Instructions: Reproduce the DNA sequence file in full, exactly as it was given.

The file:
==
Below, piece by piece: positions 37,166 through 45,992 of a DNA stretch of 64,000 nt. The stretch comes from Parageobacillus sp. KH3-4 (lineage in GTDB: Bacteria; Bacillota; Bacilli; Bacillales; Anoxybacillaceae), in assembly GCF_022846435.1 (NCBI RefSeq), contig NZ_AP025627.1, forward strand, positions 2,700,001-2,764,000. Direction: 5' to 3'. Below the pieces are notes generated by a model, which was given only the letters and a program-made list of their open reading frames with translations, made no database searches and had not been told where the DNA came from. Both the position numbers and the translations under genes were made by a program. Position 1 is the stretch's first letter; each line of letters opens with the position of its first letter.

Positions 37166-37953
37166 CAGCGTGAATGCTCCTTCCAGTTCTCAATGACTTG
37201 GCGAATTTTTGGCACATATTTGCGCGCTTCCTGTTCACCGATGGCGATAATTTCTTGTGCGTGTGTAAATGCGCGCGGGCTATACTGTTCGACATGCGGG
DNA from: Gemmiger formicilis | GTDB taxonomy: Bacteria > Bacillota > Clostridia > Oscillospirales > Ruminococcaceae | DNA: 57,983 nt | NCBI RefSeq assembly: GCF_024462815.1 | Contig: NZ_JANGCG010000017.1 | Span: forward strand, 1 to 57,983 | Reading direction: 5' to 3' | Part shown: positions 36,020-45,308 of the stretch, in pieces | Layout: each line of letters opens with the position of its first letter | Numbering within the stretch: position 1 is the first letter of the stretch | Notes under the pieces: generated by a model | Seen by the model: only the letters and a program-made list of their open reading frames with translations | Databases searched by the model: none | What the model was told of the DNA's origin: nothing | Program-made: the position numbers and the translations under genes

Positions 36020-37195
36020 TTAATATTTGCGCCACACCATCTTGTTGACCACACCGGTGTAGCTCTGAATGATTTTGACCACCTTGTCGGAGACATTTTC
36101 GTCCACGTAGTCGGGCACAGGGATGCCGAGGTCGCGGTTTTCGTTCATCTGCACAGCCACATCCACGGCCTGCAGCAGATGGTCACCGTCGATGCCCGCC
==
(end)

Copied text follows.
Below, piece by piece: positions 37,166 through 45,992 of a DNA stretch of 64,000 nt. The stretch comes from Parageobacillus sp. KH3-4 (lineage in GTDB: Bacteria; Bacillota; Bacilli; Bacillales; Anoxybacillaceae), in assembly GCF_022846435.1 (NCBI RefSeq), contig NZ_AP025627.1, forward strand, positions 2,700,001-2,764,000. Direction: 5' to 3'. Below the pieces are notes generated by a model, which was given only the letters and a program-made list of their open reading frames with translations, made no database searches and had not been told where the DNA came from. Both the position numbers and the translations under genes were made by a program. Position 1 is the stretch's first letter; each line of letters opens with the position of its first letter.

Positions 37166-37953
37166 CAGCGTGAATGCTCCTTCCAGTTCTCAATGACTTG
37201 GCGAATTTTTGGCACATATTTGCGCGCTTCCTGTTCACCGATGGCGATAATTTCTTGTGCGTGTGTAAATGCGCGCGGGCTATACTGTTCGACATGCGGG
DNA from: Gemmiger formicilis | GTDB taxonomy: Bacteria > Bacillota > Clostridia > Oscillospirales > Ruminococcaceae | DNA: 57,983 nt | NCBI RefSeq assembly: GCF_024462815.1 | Contig: NZ_JANGCG010000017.1 | Span: forward strand, 1 to 57,983 | Reading direction: 5' to 3' | Part shown: positions 36,020-45,308 of the stretch, in pieces | Layout: each line of letters opens with the position of its first letter | Numbering within the stretch: position 1 is the first letter of the stretch | Notes under the pieces: generated by a model | Seen by the model: only the letters and a program-made list of their open reading frames with translations | Databases searched by the model: none | What the model was told of the DNA's origin: nothing | Program-made: the position numbers and the translations under genes

Positions 36020-37195
36020 TTAATATTTGCGCCACACCATCTTGTTGACCACACCGGTGTAGCTCTGAATGATTTTGACCACCTTGTCGGAGACATTTTC
36101 GTCCACGTAGTCGGGCACAGGGATGCCGAGGTCGCGGTTTTCGTTCATCTGCACAGCCACATCCACGGCCTGCAGCAGATGGTCACCGTCGATGCCCGCC